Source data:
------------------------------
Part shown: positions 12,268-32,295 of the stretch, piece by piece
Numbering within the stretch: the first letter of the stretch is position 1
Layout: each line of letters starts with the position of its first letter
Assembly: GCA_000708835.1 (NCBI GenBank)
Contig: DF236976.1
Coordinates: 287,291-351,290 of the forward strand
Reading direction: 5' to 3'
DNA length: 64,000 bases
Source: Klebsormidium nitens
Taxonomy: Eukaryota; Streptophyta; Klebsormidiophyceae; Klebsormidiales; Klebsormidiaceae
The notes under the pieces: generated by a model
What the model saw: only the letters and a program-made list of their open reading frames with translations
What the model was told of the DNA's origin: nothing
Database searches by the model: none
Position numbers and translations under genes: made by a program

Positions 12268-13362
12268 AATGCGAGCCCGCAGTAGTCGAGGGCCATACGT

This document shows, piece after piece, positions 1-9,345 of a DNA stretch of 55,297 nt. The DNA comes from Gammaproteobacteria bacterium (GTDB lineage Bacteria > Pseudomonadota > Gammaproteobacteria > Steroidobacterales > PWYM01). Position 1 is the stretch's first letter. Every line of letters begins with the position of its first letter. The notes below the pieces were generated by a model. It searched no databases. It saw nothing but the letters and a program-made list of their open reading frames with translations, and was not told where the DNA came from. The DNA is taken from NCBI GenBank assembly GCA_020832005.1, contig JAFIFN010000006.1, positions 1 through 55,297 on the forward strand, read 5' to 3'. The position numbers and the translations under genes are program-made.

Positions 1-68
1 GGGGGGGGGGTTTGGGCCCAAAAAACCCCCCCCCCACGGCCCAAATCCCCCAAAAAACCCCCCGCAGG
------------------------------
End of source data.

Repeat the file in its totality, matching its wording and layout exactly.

Part shown: positions 12,268-32,295 of the stretch, piece by piece
Numbering within the stretch: the first letter of the stretch is position 1
Layout: each line of letters starts with the position of its first letter
Assembly: GCA_000708835.1 (NCBI GenBank)
Contig: DF236976.1
Coordinates: 287,291-351,290 of the forward strand
Reading direction: 5' to 3'
DNA length: 64,000 bases
Source: Klebsormidium nitens
Taxonomy: Eukaryota; Streptophyta; Klebsormidiophyceae; Klebsormidiales; Klebsormidiaceae
The notes under the pieces: generated by a model
What the model saw: only the letters and a program-made list of their open reading frames with translations
What the model was told of the DNA's origin: nothing
Database searches by the model: none
Position numbers and translations under genes: made by a program

Positions 12268-13362
12268 AATGCGAGCCCGCAGTAGTCGAGGGCCATACGT

This document shows, piece after piece, positions 1-9,345 of a DNA stretch of 55,297 nt. The DNA comes from Gammaproteobacteria bacterium (GTDB lineage Bacteria > Pseudomonadota > Gammaproteobacteria > Steroidobacterales > PWYM01). Position 1 is the stretch's first letter. Every line of letters begins with the position of its first letter. The notes below the pieces were generated by a model. It searched no databases. It saw nothing but the letters and a program-made list of their open reading frames with translations, and was not told where the DNA came from. The DNA is taken from NCBI GenBank assembly GCA_020832005.1, contig JAFIFN010000006.1, positions 1 through 55,297 on the forward strand, read 5' to 3'. The position numbers and the translations under genes are program-made.

Positions 1-68
1 GGGGGGGGGGTTTGGGCCCAAAAAACCCCCCCCCCACGGCCCAAATCCCCCAAAAAACCCCCCGCAGG